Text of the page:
The popularity and respect accorded to different musical instruments changes over time with, for example, the saxophone having been considered a novelty until jazz musicians discovered it and began finding ways to express themselves with it. The ukulele has also been considered a novelty for a long time, having only four strings and a range of only two octaves, such that it has mostly been played by children. Hawaii native Jake Shimabukuro was four years old when he started playing one, and he has continued to ever since, apparently taking its limitations as a challenge. Shimabukuro gained recognition when his version of "While My Guitar Gently Weeps" went viral on Youtube (an appropriate choice, since songwriter George Harrison was a big ukulele fan), but as he shows on much of Peace, Love, Ukulele (released by Hitchhike Records with distribution by Jimmy Buffett's Mailboat Records), he is more interested in his own original compositions. The ear-catching cover here is Shimabukuro's nearly unaccompanied version of Queen's "Bohemian Rhapsody" (there's also a take of Leonard Cohen's "Hallelujah"), which is a cute idea, since it seems like such an ambitious piece even if it does break down into a few sections, each with its own tune. But actually more ambitious are Shimabukuro's own numbers, starting with "143 (Kelly's Song) 2011," on which he is accompanied by a string quartet. He shows off just how fast his fingering can be on "Bring Your Adz," but turns slow and mournful on "Go for Broke," featuring Noel Okimoto's martial drums. "Trapped 2010" is a duet with Iggy Jang's violin, a tune "inspired by Ralph MacDonald." It's hard to say how much improvisation is involved in this playing (it sounds composed most of the time), but the musical style for the most part probably should be deemed "contemporary jazz," if only for lack of a better description. Actually, the music also has pop/rock aspects, especially in "Ukulele Bros.," written by Bruce Shimabukuro, who pairs with his brother on a sort of dueling ukulele tour de force. Whatever the style is, Jake Shimabukuro bids to make the ukulele a respectable instrument on this album, as he has on its predecessors.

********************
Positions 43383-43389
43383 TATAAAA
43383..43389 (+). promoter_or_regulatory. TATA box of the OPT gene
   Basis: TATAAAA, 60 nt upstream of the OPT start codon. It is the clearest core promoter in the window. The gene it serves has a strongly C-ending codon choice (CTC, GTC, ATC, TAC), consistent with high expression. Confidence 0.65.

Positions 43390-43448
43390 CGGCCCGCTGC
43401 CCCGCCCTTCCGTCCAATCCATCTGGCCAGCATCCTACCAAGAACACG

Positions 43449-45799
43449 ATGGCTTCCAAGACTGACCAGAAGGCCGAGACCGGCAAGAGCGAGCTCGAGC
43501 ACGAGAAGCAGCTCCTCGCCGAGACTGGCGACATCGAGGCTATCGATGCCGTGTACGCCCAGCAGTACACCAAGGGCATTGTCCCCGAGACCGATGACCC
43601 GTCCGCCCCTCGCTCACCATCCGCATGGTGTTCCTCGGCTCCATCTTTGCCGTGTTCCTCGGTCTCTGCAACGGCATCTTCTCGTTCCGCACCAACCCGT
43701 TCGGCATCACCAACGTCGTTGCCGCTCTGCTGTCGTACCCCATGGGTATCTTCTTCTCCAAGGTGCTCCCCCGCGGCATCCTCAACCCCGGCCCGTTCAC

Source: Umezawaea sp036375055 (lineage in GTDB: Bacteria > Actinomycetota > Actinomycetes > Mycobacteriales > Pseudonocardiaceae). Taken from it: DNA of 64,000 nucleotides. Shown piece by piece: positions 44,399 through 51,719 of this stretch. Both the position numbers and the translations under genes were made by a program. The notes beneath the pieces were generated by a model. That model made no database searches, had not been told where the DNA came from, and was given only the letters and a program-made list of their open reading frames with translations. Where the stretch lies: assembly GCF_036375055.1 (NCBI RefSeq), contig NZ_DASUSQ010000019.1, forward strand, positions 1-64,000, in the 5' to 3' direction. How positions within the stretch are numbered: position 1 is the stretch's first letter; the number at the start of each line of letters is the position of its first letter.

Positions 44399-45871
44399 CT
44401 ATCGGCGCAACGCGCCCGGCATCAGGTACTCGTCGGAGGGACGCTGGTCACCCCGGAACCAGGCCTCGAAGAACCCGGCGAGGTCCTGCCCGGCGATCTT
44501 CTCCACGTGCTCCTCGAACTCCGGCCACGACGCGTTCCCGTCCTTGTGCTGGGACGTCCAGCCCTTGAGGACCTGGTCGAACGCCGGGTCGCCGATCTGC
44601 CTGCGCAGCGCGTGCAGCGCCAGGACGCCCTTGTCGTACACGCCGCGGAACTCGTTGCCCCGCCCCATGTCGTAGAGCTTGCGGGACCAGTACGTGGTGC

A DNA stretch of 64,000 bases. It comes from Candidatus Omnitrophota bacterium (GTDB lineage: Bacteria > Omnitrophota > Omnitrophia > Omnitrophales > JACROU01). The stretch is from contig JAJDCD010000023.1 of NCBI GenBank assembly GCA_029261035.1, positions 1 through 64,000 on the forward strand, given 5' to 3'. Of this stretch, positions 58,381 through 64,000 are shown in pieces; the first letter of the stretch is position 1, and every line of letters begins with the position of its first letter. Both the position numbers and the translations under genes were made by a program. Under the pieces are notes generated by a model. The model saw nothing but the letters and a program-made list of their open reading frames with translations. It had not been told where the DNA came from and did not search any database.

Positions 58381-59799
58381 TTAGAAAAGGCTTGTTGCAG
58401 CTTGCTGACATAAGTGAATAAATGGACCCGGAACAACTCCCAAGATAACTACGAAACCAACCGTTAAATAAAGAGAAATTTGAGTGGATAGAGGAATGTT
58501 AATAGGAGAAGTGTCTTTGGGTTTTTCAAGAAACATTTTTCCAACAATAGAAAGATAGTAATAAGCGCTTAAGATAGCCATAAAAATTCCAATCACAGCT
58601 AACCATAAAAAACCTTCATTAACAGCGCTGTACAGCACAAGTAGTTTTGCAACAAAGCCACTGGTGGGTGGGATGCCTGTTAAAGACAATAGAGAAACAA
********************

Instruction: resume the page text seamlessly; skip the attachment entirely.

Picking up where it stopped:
AllMusic Review by William Ruhlmann